The contribution of South African corporate communication practitioners to organisational performance / T. Le Roux
Le Roux, Tanya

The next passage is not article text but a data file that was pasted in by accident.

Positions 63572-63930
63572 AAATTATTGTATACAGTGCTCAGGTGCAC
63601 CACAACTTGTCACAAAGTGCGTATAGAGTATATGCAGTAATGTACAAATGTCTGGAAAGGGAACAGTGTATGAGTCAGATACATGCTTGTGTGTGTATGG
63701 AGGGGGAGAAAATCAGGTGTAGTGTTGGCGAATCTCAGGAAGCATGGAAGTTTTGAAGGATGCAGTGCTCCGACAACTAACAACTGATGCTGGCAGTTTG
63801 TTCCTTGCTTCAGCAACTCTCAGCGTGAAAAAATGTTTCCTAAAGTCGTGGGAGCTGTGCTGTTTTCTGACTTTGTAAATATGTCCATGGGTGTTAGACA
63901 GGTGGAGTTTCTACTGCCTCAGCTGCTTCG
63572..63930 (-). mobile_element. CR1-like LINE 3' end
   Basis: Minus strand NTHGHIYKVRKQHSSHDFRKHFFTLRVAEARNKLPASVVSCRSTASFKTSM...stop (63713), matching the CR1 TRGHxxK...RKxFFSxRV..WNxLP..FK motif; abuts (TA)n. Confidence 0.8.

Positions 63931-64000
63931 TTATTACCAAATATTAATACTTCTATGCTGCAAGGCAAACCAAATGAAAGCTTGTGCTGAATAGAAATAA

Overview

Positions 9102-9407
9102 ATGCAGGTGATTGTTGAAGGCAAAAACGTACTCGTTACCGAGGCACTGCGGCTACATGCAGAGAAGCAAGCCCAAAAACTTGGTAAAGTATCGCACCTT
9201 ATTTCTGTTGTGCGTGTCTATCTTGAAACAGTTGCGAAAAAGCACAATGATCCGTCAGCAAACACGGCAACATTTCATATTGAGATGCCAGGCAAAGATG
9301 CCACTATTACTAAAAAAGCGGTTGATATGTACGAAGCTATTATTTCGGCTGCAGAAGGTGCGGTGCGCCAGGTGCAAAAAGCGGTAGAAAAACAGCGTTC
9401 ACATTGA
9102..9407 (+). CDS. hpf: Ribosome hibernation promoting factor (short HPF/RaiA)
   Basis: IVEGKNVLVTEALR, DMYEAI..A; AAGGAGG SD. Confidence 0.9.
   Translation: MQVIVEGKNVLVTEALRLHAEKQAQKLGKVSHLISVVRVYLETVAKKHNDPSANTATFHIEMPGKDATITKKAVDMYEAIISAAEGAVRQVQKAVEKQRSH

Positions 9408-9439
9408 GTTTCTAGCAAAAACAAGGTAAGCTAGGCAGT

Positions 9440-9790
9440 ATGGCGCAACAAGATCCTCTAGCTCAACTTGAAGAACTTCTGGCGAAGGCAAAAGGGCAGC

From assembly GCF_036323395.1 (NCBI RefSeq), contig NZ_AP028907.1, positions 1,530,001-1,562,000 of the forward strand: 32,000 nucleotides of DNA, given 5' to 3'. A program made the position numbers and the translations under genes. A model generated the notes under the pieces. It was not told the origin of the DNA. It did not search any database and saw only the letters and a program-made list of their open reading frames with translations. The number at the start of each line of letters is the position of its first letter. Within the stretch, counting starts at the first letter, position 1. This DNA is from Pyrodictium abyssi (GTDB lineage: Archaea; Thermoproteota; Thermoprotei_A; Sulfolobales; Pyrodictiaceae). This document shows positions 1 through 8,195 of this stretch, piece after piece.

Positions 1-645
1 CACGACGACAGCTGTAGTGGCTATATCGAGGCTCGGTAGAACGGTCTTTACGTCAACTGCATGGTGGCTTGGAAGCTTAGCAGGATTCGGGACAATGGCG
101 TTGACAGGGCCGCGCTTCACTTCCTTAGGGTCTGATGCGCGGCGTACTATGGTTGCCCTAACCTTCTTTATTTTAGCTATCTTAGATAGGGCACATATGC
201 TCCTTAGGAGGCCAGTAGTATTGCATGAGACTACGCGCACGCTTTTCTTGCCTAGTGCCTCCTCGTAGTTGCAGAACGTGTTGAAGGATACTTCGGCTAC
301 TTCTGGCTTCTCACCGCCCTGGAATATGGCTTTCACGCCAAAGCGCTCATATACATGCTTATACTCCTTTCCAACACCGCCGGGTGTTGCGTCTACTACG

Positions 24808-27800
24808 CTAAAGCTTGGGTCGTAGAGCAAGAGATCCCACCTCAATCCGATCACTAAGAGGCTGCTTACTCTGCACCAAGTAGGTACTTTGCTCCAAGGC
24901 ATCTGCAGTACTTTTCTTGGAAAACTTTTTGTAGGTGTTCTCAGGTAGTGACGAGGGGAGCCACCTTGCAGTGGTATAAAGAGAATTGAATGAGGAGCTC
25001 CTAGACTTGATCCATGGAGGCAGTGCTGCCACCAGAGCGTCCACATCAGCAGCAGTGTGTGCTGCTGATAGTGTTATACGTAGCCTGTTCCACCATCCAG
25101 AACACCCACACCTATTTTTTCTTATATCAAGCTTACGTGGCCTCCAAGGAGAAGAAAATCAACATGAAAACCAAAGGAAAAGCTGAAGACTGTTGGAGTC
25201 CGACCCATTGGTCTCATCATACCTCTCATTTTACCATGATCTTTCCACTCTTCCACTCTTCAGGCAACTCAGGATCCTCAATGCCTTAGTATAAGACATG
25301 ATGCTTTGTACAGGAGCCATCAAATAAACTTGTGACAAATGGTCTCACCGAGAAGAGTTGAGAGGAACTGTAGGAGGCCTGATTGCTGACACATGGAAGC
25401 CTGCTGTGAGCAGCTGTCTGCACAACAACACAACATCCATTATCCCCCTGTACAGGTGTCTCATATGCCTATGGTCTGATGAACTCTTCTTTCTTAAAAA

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Although public relations is seen as a function that contributes to the greater good of society and the performance of an organisation (ref. Grunig, 2006b:3; Grunig, Grunig & Dozier, 2002:xii), the function does not, for various reasons, always deliver on this promise (ref. Gray, 2004:26–27; Grunig et al., 2002:166, 169, 192; Steyn, 2000c:40; Tobin, 2004:56; Van Ruler, 1997:248, 263; 2004a:123). Practitioners and professional bodies from various countries have researched, and tried to overcome the variables negatively influencing practitioners, through various methods. However, no study has provided a comprehensive prioritised list of all the variables influencing practitioners' contribution to organisational performance. In addition none of these actions has led to a sustainable solution for the profession where a critical mass of practitioners can keep the promise of contributing to the greater good of society and the performance of the organisation. In light of this problem, this study tries to understand how public relations practitioners can enhance their contribution to organisational performance, by examining the variables influencing practitioners in contributing to organisational performance. The study is framed within the relational, reflective, two–way symmetrical and feminist paradigms, supported by the general excellence theory as meta–theory, and the relationship management and corporate communication role theories. The multidimensional paradigm was specifically selected to accommodate the complex research context (Grunig, 1989:18; 2006a; Valin, 2004). From theory it was established that public relations contributes to organisational performance by assisting organisations to adapt to their changing environment by providing strategic information from the environment to the organisation that could reduce uncertainty in the organisation's strategic decision–making (Grunig et al., 2002:xi; Raupp & Van Ruler, 2006:18; Steyn, 2000c:27; Valin, 2004). Through this process the organisation's triple bottom line goals are aligned with the realities of the environment in which it operates (Moss et al., 2000:283; van Tonder & van Rheede van Oudtshoorn, 2006:149). This then creates long–term relationships with stakeholders that creates many benefits for the organisation (Grunig, 2006b:3, 6; Grunig et al., 2002:xi, 10, 11; Grunig & Haung, 2000:32; Hon & Grunig, 1999:7–9, 11; Phillips, 2006a:34, 35; 2006b:212). Within South Africa specifically, corporate communication practitioners perform the roles of strategist, manager and technician in order to complete the above tasks (Steyn, 2000b:1–42; 2000c:20–43). The research methodology followed to gather data to answer the General research question, is both exploratory and interpretive. The research started with a literature study, followed by semi–structured interviews with four purposefully selected practitioners and the chairpersons of the two professional bodies (PRISA and IABC) in order to verify the variables identified in literature, and possibly identify new variables pertaining to the South African environment. These variables, together with those identified in literature, were then used to construct a questionnaire completed by public relations practitioners active in the 1 319 top performing South African organisations as per South Africa's Top 300 National Companies List (Fletcher, 2007:1–330) and the Financial Mail Top 200 Companies List (Williams, 2005:1–168). A response rate of 19.9% was achieved. The qualitative data was content analysed and the quantitative data analysed by means of Statistica (StatSoft Inc., 2007) and SPSS (SPSS Inc., 2007) data analysis software. In order to determine the relationships between the variables influencing practitioners, structural equation modelling, by means of AMOS (SPSS Inc., 2009) software, was used. In essence it was found that practitioners should take ownership and manage the variables influencing their performance. Furthermore, 13 variables pertaining to the individual–, industry– and professional–levels were statistically verified as the most important variables influencing practitioners. Due to the specific relationship between these variables, it would seem that enhancing any of these 13 variables would enhance the practitioner's contribution to organisational performance. The main contribution of the study is to add to the discussion on the how the profession can manage its contribution to organisational performance by categorising and empirically verifying a list of all variables influencing practitioners' performance and by suggesting a model indicating the relationship between the most important variables influencing practitioners.
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